Somali's guilty plea in terror case disclosed
WASHINGTON — A Somali national indicted on federal terrorism charges pleaded guilty nearly a year and a half ago, Justice Department officials announced on Monday, disclosing a previously secret agreement with prosecutors.
Ahmed Abdulkadir Warsame was captured in the Gulf of Aden by the U.S. military in April 2011 and held for questioning aboard a Navy ship for more than two months. He was charged with providing material support to the Islamist militant group al-Shabab and al-Qaida in the Arabian Peninsula, conspiring to provide explosives training and committing other offenses.
He pleaded guilty in December 2011 in New York, according to the plea agreement. As part of the deal, Warsame agreed to cooperate with U.S. authorities, and Justice Department officials agreed to take steps to try to ensure the safety of his family.
Officials touted the case as a counterterrorism success that blended civilian and military options in an incident involving a foreign militant.
“The capture of Ahmed Warsame and his lengthy interrogation for intelligence purposes, followed by his thorough questioning by law enforcement agents, was an intelligence watershed,” said Preet Bharara, the U.S. attorney for the Southern District of New York.
A Justice Department official said prosecutors withheld disclosure of Warsame's plea out of concerns that their ability to obtain information from him could have been jeopardized.
Show commenting policy
TribLive commenting policy
You are solely responsible for your comments and by using TribLive.com you agree to our Terms of Service.
We moderate comments. Our goal is to provide substantive commentary for a general readership. By screening submissions, we provide a space where readers can share intelligent and informed commentary that enhances the quality of our news and information.
While most comments will be posted if they are on-topic and not abusive, moderating decisions are subjective. We will make them as carefully and consistently as we can. Because of the volume of reader comments, we cannot review individual moderation decisions with readers.
We value thoughtful comments representing a range of views that make their point quickly and politely. We make an effort to protect discussions from repeated comments either by the same reader or different readers.
We follow the same standards for taste as the daily newspaper. A few things we won't tolerate: personal attacks, obscenity, vulgarity, profanity (including expletives and letters followed by dashes), commercial promotion, impersonations, incoherence, proselytizing and SHOUTING. Don't include URLs to Web sites.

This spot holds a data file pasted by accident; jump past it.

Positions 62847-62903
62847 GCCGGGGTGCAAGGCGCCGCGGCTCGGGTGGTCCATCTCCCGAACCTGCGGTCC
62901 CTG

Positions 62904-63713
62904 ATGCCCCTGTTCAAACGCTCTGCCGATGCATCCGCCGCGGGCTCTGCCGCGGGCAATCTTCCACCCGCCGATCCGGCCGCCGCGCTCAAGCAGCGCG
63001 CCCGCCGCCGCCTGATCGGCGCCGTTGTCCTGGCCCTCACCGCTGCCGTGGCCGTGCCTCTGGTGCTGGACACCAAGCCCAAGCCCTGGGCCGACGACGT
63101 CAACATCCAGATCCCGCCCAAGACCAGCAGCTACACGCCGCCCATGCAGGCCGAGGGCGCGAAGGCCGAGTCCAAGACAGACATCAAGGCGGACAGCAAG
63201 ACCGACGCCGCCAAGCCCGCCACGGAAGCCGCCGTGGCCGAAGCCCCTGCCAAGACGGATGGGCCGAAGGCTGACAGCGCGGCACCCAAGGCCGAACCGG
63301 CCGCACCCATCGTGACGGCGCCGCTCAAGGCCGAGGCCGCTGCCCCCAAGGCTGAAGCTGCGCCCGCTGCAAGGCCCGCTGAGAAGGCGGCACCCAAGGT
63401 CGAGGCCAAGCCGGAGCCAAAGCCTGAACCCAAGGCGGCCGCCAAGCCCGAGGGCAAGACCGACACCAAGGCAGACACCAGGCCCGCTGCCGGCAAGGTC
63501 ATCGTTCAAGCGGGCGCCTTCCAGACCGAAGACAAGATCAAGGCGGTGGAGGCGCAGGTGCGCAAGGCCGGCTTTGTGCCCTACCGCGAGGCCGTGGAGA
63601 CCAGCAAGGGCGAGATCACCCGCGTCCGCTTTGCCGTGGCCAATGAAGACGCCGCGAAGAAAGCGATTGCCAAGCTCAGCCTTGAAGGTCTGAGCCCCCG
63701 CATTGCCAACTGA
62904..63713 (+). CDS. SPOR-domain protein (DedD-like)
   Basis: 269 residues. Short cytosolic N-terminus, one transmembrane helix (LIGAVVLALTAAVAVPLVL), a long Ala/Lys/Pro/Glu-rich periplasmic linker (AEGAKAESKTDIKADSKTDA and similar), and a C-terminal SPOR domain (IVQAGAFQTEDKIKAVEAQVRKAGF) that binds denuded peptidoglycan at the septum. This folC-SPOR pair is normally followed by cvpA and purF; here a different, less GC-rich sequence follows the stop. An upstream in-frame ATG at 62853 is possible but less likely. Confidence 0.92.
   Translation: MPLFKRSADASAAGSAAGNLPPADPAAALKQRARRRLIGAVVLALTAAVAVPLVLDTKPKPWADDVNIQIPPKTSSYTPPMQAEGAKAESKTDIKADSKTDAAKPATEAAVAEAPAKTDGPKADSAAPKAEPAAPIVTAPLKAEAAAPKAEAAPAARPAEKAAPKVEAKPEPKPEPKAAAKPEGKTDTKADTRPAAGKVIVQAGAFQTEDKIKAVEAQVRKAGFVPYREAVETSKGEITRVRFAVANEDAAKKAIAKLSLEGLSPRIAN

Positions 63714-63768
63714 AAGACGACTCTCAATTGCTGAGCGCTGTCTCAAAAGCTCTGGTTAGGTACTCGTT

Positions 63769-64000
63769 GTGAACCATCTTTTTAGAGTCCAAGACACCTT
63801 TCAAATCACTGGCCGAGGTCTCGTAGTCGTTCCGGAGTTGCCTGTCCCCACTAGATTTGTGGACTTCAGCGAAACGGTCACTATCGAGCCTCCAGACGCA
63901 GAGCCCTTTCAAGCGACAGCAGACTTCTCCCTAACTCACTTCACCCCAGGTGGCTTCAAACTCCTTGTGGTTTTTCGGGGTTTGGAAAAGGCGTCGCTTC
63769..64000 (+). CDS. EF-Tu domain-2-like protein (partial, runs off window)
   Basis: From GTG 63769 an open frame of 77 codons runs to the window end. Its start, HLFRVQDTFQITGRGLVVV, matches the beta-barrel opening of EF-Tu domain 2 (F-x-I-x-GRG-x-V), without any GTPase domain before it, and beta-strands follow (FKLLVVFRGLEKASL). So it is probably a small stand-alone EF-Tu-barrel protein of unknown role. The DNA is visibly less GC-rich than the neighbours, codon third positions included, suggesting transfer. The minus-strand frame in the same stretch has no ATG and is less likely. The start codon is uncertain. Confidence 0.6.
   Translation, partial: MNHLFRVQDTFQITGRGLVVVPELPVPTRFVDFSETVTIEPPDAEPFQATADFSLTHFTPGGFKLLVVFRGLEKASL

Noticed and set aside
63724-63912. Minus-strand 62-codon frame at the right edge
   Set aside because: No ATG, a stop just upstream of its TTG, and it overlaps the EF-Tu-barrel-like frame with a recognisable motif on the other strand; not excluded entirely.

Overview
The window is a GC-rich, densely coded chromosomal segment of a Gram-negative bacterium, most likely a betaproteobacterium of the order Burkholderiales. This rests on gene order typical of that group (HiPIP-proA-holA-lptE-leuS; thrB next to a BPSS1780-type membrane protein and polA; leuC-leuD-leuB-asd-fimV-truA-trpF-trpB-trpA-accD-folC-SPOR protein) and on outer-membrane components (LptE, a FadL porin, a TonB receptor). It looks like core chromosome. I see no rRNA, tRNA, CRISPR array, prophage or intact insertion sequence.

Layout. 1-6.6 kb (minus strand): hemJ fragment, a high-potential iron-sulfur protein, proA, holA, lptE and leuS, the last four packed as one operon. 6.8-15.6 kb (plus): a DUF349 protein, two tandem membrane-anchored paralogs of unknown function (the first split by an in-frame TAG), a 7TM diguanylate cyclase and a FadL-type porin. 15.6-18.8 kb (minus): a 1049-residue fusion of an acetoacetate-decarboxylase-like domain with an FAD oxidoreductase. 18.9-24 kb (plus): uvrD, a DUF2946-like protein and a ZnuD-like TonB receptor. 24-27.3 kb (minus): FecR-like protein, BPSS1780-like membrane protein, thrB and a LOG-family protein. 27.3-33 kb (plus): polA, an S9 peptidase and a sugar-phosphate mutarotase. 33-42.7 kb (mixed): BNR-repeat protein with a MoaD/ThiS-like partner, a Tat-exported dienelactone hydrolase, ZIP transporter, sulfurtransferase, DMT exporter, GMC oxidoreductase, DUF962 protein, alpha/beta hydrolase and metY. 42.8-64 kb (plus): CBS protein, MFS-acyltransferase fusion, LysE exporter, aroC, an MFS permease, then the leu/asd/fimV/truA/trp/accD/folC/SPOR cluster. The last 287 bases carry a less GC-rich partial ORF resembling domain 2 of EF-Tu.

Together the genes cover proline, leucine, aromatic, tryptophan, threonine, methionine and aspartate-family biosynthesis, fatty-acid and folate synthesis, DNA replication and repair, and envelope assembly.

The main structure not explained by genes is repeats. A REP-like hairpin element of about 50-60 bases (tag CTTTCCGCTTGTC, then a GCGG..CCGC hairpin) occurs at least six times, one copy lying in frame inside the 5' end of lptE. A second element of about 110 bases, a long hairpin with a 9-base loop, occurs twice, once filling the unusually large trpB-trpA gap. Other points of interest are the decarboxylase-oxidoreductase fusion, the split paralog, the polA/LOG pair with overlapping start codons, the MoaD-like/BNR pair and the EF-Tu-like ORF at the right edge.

We do not edit comments. They are either approved or deleted. We reserve the right to edit a comment that is quoted or excerpted in an article. In this case, we may fix spelling and punctuation.
We welcome strong opinions and criticism of our work, but we don't want comments to become bogged down with discussions of our policies and we will moderate accordingly.
We appreciate it when readers and people quoted in articles or blog posts point out errors of fact or emphasis and will investigate all assertions. But these suggestions should be sent via e-mail. To avoid distracting other readers, we won't publish comments that suggest a correction. Instead, corrections will be made in a blog post or in an article.
- Video of white Chicago patrolman fatally firing on fleeing black youth sparks demonstrations
- In a first, private company’s rocket returns safely to Earth
- 3 arrested in shooting of Minneapolis protesters
- Kentucky Gov. Beshear restores right to vote for thousands of nonviolent felons
- 20,000 still in dark in Spokane from windstorm
- Fla. turkey seeks divine intervention
- Newborn left in manger in N.Y. church, police say
- Email address gives FBI lead on record theft of user IDs, passwords
- Berra, Barbra among 17 to receive nation’s highest civilian award
- Human error, technical malfunction blamed in attack on Afghan hospital
- Obama, Hollande pledge solidarity against Islamic State